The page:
Dialogue Piece 112
Maintenance Art Manifesto, Proposal for an Exhibition, "CARE" 122
Patron's Statement for "When Attitudes Become Form" 126
Politics and the Avant-Garde 128
Art Tamed and Wild 136
Introduction to Konzeption/Conception 142
Beware 144
Art After Philosophy 158
Introduction to 557,087 178
IV 1970
Conceptual Art as Art 188
Excerpts from Speculation (1967-1970) 192
On Exhibitions and the World at Large 198
Notes Towards Art Work 204
Introduction to Art in the Mind 210
Introduction to Information 212
Alice's Head: Reflections on Conceptual Art 216
De-aestheticization 220
Contemporary Colonial Art 224
Insertions in Ideological Circuits 232
V 1971-1974
Interview with Lawrence Weiner 236
An Interview with Hans Haacke 242
Rules of Thumb 248
Propositions 258
Interview with Art-Language 262
The Trouble with Art-as-Idea 268
Cultural Confinement 280
Production for Production's Sake 284
L'art conceptual 286
Postface, in Six Years: The Dematerialization of the Art Object, 1966 to 1972 294
In Support of Meta-Art 298
All the "Art" That's Fit to Show 302
VI 1975-1977
A Declaration of Dependence 308
The Art Market: Affluence and Degradation 320
1975 334
Having-Your-Heart-in-the-Right-Place-Is-Not-Making-History 350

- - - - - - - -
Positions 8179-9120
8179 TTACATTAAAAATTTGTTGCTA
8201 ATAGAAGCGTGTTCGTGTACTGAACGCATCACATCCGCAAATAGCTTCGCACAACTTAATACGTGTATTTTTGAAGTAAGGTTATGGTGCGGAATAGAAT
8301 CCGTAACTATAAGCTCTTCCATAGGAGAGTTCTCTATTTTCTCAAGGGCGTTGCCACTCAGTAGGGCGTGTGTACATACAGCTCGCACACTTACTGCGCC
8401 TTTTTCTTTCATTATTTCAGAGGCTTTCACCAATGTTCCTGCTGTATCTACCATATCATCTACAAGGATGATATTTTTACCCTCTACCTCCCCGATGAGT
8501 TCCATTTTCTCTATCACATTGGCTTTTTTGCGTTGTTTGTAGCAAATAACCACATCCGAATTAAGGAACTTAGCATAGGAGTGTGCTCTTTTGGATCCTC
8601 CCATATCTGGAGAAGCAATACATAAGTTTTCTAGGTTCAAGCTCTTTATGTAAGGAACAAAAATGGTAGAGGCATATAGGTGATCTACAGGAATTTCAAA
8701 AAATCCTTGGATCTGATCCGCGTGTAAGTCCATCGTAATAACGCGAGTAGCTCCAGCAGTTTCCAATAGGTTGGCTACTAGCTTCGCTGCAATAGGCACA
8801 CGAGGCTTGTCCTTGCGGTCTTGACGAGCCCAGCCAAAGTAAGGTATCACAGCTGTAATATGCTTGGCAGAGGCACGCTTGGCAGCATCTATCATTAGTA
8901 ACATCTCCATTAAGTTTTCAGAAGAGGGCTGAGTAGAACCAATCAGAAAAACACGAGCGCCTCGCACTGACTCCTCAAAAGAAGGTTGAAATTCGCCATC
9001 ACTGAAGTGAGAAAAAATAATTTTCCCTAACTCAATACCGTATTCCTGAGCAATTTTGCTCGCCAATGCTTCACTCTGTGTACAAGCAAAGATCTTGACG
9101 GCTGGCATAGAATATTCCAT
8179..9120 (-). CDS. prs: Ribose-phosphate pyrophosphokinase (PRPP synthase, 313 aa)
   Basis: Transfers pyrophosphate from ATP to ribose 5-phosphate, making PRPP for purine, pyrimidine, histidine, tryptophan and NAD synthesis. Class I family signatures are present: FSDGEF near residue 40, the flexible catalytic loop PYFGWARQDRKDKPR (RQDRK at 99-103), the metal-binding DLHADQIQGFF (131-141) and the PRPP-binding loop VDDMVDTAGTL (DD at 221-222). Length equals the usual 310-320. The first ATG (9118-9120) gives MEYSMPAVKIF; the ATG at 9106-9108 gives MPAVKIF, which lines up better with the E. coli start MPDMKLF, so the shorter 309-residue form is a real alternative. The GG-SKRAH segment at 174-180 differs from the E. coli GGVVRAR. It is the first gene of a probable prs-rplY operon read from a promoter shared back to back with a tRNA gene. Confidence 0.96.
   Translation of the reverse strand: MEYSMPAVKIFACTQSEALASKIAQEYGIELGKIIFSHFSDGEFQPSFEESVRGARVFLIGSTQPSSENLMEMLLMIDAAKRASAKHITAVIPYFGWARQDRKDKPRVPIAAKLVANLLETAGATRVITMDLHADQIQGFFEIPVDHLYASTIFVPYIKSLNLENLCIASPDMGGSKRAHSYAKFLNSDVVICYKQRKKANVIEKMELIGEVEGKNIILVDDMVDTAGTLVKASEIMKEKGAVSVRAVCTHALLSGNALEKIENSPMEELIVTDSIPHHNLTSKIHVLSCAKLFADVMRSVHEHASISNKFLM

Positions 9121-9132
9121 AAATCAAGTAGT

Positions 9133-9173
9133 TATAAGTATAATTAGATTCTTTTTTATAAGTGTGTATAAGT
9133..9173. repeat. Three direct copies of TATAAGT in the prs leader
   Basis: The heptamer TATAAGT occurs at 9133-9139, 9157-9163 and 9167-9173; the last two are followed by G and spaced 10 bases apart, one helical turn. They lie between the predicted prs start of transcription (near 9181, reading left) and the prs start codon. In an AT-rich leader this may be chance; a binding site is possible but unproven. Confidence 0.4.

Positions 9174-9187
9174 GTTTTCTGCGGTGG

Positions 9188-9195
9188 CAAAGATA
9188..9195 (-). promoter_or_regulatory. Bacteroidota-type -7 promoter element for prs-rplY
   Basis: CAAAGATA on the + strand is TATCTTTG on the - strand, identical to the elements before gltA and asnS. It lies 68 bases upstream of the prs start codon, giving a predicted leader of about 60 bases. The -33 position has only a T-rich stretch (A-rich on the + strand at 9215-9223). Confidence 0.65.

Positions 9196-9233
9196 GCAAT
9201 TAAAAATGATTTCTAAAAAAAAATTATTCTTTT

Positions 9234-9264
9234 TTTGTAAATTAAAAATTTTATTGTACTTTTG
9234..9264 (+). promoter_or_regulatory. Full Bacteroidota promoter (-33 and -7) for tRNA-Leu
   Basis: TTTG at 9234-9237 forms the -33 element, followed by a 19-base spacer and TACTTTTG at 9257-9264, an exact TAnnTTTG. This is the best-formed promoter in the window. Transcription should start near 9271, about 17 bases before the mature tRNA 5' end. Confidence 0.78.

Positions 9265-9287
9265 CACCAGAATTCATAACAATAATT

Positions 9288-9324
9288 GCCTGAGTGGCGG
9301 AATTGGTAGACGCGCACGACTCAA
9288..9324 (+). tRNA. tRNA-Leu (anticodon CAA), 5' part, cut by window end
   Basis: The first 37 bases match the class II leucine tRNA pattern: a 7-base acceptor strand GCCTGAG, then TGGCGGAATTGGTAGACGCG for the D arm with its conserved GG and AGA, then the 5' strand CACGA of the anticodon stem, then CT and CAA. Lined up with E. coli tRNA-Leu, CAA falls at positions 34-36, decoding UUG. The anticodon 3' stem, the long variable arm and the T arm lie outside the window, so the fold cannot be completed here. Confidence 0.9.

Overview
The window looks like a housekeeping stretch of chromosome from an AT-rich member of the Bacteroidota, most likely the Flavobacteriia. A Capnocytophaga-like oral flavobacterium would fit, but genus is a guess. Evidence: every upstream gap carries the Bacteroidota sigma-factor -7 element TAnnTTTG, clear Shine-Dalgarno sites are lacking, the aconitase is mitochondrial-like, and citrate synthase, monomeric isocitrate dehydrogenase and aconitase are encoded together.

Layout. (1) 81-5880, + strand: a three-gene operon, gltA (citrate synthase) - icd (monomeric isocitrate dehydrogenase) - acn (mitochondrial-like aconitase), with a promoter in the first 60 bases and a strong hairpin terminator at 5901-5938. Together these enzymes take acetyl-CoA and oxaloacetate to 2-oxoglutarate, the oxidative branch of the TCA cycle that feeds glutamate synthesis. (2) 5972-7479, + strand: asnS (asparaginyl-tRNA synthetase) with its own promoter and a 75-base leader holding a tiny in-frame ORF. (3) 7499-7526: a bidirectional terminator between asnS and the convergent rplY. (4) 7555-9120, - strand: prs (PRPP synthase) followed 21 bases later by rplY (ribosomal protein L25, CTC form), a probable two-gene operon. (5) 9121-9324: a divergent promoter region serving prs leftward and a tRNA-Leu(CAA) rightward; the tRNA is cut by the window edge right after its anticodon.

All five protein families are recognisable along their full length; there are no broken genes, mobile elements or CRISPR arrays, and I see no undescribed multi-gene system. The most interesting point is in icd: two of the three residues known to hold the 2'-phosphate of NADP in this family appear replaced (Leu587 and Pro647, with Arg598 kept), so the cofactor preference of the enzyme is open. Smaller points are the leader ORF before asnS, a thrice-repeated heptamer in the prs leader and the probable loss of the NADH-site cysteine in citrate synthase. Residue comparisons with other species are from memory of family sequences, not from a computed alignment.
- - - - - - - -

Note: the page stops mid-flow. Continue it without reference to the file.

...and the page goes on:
The Timeless Lumpenness of Radical Cultural Life 354
To Be bien pensant ... or Not to Be. To Be Blind 358
Documentary and Corporate Violence 360
To Argue for a Video of Representation. To Argue for a Video Against the Mythology of Everyday Life 366
Notes on Reading the Post-Partum Document 370
Moments of History in the Work of Dan Graham 376
VII Memoirs of Conceptual Art
The 'Sixties: Crisis and Aftermath (or the Memoirs of an Ex-Conceptual Artist) 392
Statements 410
Conceptual Art 414
My Works for Magazine Pages: "A History of Conceptual Art" 418
On Conceptual Art 424
Statement 426
Yes, Difference Again: What History Plays the First Time Around as Tragedy, It Repeats as Farce 428
Working with Shadows, Working with Words 432
We Aimed to Be Amateurs 442
A Conversation About Conceptual Art, Subjectivity and the Post-Partum Document 450
Intention(s) 460
Inside a New York Art Gang: Selected Documents of Art & Language, New York 470
Statement 486
"Dada - Situationism/Tupamaros - Conceptualism": An Interview with Luis Camnitzer 492
VIII Critical Histories of Conceptual Art
Dan Graham's Kammerspiel 504
Conceptual Art 1962-1969: From the Aesthetic of Administration to the Critique of Institutions 514
Conceptual Art and Critical Judgement 538
The Logic of Modernism 546
Blueprint Circuits: Conceptual Art and Politics in Latin America 550
Unwritten Histories of Conceptual Art 564